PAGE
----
Sellafield Nuclear Facility Found Guilty of Cybersecurity Breaches


Sellafield Nuclear Waste Site’s Cybersecurity Failings and Concerns of GMB Trade Union

The UK’s Sellafield nuclear waste site has recently pleaded guilty to criminal charges related to cybersecurity failings that occurred between 2019 and 2023. This admission comes after years of concerns surrounding the site’s cyber defenses and the protection of sensitive nuclear information on its IT network.

Sellafield, which houses the world’s largest store of plutonium and has been a key site for disposing of nuclear waste generated over the years, admitted to failing in ensuring adequate protection of critical nuclear information. This revelation has raised alarms, especially after an investigative report last year uncovered that the site had been attacked by threat actors linked to the Russian and Chinese governments.

Although Sellafield claimed there had never been a successful cyberattack, the breaches may have dated back to 2015 when security experts discovered sleeper malware compromising the site’s systems. The compromised systems may have potentially led to the theft of sensitive information regarding the movement of radioactive waste and monitoring for leaks of dangerous material.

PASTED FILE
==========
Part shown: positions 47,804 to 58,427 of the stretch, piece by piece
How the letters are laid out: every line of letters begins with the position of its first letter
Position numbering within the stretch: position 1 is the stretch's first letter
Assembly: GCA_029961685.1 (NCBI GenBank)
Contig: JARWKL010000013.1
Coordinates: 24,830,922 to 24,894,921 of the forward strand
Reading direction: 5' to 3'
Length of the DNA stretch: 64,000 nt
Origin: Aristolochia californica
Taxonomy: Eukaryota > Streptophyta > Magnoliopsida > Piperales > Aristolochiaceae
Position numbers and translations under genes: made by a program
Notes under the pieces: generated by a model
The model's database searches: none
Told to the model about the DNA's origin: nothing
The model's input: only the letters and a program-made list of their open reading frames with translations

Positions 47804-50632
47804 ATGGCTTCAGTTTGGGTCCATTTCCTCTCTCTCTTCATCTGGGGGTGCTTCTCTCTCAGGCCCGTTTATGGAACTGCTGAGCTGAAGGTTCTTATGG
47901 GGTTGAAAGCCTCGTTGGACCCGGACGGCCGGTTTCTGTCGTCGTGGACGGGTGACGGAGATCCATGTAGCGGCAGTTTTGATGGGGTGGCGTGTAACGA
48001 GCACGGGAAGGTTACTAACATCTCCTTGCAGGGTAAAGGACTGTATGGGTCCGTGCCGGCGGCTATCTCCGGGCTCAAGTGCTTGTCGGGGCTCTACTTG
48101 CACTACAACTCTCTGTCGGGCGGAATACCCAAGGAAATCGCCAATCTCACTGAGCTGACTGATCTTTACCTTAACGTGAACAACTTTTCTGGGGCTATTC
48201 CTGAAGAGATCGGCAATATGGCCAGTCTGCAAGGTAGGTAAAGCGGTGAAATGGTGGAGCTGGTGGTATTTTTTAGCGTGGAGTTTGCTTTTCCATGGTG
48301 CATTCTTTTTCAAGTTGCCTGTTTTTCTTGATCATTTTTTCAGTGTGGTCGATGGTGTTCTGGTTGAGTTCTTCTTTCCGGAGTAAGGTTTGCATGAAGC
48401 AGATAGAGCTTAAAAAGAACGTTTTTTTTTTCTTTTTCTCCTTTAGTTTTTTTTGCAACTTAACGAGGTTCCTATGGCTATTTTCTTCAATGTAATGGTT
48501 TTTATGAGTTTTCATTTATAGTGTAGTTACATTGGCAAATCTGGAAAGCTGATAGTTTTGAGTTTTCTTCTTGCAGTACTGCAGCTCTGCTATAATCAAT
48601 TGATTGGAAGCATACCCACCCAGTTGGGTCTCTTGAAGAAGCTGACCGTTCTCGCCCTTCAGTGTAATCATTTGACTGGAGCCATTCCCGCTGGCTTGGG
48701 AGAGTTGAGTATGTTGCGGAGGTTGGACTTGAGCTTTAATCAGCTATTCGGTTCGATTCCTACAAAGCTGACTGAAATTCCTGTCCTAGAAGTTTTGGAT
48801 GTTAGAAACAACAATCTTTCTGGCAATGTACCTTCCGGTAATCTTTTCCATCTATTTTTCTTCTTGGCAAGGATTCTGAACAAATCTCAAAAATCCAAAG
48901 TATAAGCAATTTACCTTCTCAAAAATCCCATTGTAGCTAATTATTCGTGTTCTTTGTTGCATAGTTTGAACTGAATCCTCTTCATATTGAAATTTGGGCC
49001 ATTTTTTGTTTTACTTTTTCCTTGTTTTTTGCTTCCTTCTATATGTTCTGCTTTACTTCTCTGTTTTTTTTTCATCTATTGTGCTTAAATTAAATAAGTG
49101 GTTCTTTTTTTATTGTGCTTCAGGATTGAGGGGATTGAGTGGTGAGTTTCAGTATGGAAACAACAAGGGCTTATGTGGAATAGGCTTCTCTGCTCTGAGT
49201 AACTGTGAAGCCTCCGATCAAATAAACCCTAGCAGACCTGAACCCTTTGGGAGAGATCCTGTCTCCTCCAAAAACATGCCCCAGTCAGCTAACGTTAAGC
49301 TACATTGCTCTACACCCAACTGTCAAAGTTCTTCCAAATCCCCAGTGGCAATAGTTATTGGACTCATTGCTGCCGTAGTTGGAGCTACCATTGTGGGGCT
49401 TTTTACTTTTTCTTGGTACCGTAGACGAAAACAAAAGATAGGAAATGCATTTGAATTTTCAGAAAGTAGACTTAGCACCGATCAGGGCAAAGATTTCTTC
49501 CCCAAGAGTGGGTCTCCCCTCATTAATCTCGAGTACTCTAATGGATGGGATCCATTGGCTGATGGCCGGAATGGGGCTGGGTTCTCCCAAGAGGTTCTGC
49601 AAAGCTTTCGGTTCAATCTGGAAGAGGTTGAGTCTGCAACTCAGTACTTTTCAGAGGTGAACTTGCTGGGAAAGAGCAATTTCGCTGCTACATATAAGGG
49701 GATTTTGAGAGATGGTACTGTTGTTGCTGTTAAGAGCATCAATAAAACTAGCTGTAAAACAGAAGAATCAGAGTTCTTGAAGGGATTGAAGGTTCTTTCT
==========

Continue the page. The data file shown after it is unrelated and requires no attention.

In response to these cybersecurity failings, the UK’s Office for Nuclear Regulation (ONR) and security services had previously placed Sellafield under “special measures.” However, Sellafield has assured that current protections on critical systems are robust, with isolated networks preventing external breaches from affecting operational controls.

As efforts are now being made to enhance cyber resilience and prevent potential disruptions by hackers, concerns have also been raised by the GMB trade union regarding the security of Sellafield. The national secretary of the union highlighted issues such as lack of training, inadequate safety procedures, and a culture of fear and intimidation among staff.

Overall, the plea of guilt by Sellafield and the subsequent investigations highlight the importance of maintaining strong cybersecurity measures, especially in facilities handling sensitive nuclear materials.

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